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How to Grieve and Honour Your Child on Mother’s Day
Navigating Grief Mother’s Day is a day to celebrate and honour the amazing mothers in our lives. But for those who have lost a child, Mother’s Day can be a painful reminder of what could have been. It’s a complex mix of emotions, as you navigate the grief of losing your child while trying to […]

Navigating Grief

Mother’s Day is a day to celebrate and honour the amazing mothers in our lives. But for those who have lost a child, Mother’s Day can be a painful reminder of what could have been. It’s a complex mix of emotions, as you navigate the grief of losing your child while trying to find ways to celebrate. To also honour your motherhood or your own mother, grandma. We’ll explore some rituals and strategies that can provide comfort on this challenging day and help you cope with the pain and heartache that comes with losing a child.

Acknowledge Your Feelings:

One of the hardest parts of Mother’s Day after loss is navigating your emotions. It’s okay to feel sad, angry, or any other emotion that comes up. Try to acknowledge these feelings and give yourself permission to feel them. Journalling, creating art, talking to a trusted friend, or solace in the arms of your mother. if you need it are just a few ways that have helped others. Shedding tears of joy in remembering as well as sadness helps the body rebalance. Remember that there is no right or wrong way to feel it’s what works for you in honouring your feelings and emotions.

Create a Ritual:

Many people find comfort in creating a special ritual to honour their child on Mother’s Day. This could be anything from releasing balloons in their honour to lighting a candle in their memory, visiting a park that you enjoyed with them, walking in nature, or even talking to them. Choose something that feels meaningful and comforting to you, and make it a part of your yearly tradition. This helps you to feel close to your child and to keep their memory alive.

Connect with Others:

Grief can be isolating, but connecting with others who understand your pain can help you feel less alone. Consider joining a support group or contacting others who have also lost a child. Make plans with friends or family members who are supportive and understanding. You don’t have to go through this day alone.

Plan Ahead:

Mother’s Day can feel overwhelming when you’re unsure of what to expect. Plan ahead by deciding how you want to spend the day. Do you want to stay home and have a quiet day to yourself, or do you want to make plans with loved ones? Decide what feels right for you and make those plans in advance so you don’t have to make any last-minute decisions.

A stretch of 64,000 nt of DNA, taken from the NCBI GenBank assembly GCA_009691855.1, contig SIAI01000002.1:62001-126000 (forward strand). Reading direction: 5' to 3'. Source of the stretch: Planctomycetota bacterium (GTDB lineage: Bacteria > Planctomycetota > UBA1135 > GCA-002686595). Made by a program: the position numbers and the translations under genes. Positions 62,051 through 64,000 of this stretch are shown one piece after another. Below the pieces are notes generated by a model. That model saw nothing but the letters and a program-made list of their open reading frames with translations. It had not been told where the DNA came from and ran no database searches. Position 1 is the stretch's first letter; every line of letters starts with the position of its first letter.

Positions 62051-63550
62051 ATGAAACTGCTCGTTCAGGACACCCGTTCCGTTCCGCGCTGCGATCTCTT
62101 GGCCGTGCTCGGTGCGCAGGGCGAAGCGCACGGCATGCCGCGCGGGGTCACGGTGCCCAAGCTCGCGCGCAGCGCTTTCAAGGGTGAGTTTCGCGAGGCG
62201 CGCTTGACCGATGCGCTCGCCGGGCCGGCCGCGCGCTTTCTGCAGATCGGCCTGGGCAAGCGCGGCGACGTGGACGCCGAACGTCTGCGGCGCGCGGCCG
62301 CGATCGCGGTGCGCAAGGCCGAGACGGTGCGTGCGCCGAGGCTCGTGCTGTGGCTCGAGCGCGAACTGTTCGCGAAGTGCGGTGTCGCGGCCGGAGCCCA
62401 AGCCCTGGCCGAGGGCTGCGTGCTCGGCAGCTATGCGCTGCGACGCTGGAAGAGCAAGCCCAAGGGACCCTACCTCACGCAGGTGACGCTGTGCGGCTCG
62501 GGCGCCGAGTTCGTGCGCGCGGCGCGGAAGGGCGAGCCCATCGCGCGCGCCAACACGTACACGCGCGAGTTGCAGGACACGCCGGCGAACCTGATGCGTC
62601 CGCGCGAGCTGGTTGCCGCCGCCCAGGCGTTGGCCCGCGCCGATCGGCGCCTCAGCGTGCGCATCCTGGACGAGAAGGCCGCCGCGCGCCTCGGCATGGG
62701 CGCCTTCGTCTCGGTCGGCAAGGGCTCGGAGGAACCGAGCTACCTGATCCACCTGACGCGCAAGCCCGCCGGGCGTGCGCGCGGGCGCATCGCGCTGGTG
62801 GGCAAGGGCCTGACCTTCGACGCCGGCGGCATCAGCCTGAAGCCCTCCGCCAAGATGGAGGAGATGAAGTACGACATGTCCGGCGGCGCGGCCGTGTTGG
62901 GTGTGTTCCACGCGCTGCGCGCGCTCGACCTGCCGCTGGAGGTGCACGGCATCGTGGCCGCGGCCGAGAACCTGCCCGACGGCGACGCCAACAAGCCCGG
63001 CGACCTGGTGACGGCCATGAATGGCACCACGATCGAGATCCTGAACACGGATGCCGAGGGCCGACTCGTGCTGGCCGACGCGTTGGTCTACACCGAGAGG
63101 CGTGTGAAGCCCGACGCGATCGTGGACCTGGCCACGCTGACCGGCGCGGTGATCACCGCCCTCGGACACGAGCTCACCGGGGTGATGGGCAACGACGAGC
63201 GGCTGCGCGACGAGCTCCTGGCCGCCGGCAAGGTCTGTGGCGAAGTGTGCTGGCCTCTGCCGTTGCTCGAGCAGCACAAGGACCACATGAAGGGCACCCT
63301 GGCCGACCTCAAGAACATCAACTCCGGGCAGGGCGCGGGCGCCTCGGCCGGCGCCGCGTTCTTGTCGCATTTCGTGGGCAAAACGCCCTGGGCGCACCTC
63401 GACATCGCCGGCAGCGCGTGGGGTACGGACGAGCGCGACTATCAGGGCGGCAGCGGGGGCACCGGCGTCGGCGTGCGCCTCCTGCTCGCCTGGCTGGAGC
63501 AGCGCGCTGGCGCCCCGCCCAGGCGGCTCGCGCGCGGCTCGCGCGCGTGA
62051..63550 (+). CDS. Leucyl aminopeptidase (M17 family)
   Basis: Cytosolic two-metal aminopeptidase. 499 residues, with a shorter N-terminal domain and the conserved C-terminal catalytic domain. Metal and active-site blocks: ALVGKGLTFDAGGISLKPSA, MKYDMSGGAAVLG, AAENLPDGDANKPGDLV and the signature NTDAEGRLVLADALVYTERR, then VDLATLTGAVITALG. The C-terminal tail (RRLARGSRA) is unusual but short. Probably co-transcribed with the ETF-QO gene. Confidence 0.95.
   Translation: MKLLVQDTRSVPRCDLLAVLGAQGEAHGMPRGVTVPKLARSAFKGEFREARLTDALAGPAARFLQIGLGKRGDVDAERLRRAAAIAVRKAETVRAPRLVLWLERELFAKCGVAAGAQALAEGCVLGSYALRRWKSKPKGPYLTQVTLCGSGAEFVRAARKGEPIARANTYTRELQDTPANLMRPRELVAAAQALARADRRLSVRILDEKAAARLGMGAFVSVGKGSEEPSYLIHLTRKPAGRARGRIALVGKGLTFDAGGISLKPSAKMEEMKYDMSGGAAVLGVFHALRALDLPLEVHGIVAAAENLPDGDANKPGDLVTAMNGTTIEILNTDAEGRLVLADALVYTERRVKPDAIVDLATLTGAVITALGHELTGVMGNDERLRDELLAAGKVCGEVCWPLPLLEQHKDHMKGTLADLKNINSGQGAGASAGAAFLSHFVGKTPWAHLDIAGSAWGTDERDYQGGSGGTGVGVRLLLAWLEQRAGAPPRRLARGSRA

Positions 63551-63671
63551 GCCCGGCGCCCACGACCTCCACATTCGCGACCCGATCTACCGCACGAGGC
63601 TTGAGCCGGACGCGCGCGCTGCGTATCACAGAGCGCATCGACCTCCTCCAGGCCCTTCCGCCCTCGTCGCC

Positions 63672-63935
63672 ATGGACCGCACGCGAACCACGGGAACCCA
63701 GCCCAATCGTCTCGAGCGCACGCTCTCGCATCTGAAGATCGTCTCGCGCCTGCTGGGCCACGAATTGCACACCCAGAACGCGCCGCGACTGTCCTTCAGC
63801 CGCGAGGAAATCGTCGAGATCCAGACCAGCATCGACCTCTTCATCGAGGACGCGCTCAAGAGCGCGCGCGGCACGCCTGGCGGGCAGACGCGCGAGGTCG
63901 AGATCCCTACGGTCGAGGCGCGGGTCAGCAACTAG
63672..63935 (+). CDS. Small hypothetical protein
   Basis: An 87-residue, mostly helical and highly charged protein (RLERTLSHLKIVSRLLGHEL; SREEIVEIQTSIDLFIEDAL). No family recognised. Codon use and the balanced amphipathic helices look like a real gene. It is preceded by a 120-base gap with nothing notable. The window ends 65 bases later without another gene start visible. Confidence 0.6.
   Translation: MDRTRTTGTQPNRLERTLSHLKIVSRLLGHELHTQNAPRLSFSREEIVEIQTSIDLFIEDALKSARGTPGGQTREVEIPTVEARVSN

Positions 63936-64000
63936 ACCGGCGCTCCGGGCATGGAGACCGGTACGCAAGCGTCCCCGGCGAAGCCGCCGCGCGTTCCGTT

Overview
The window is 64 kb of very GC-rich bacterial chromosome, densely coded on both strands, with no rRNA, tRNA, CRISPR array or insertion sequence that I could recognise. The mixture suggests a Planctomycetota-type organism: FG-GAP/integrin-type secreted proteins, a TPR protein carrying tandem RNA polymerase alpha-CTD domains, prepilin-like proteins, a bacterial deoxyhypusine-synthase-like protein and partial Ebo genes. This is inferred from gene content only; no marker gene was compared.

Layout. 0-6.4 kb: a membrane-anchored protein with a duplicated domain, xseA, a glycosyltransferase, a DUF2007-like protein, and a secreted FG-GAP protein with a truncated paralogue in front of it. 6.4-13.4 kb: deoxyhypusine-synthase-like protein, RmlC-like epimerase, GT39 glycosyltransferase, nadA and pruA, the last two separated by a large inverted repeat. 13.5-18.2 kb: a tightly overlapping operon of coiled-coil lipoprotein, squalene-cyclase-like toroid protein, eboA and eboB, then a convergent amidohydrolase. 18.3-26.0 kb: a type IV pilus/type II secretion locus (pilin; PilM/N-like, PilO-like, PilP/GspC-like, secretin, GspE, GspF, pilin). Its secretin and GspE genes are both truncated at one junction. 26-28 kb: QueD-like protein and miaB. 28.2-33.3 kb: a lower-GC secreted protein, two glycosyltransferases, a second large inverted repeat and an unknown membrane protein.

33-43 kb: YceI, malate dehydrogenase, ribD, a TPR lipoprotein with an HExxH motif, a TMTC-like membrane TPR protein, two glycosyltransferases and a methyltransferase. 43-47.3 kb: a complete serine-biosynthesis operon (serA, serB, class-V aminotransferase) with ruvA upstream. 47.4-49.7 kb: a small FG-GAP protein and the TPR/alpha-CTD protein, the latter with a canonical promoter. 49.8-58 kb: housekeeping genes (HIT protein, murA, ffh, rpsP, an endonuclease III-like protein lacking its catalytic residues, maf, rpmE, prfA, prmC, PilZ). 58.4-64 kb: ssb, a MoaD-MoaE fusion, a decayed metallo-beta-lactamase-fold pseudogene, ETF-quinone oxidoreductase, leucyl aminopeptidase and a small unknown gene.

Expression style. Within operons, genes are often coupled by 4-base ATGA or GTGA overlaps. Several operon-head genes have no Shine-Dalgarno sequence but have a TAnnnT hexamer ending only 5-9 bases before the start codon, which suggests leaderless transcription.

Focus on Your Love: Ultimately, Mother’s Day is about love and celebrating the special bond between a mother and child. Even though your child is no longer with you, that love and bond still exist. Spend some time focusing on the love you have for your child, and the love that your child had for you. Write them a letter, or spend some time looking at photos or keepsakes that remind you of them. Focus on the love that will always be a part of your life.

Conclusion:

Honouring your child on Mother’s Day after a loss can be a challenging and emotional experience, but it’s important to remember that there are rituals and strategies that can provide comfort and help you cope with the pain and heartache. Remember to acknowledge your feelings, create a special ritual, connect with others, plan ahead, and focus on the love that exists between you and your child. You are not alone, and there is no right or wrong way to navigate this day. Give yourself grace, and know that your child’s memory will always be a part of your motherhood journey.

This year, as we celebrate the mothers in our lives, let’s also take some time to remember those who grieve.

Let’s Talk About Grief Podcast Interview

I recently interviewed one such mother, whose child died and she shares her journey you can listen to her story HERE

To further support you – Here are a few episodes that might help bring you comfort as you hear from others whose children have died also.

Colin Campbell – Channeling Grief & Rage after Double Tragedy into Something Great- Colin found rituals comforting and created many of them

Michelle Benyo Understanding a Child’s loss after a siblings death – son’s death from cancer

Ivan Maisel – Healing from the Pain of Loss, One Parent’s Story of Son’s Suicide

David Roberts – Turning a Father’s Pain into Purpose and Perspective – the loss of his daughter

You’ll find others on the Podcast that ultimately will help you feel less alone and hopefully listen to how others have navigated their own loss and found hope

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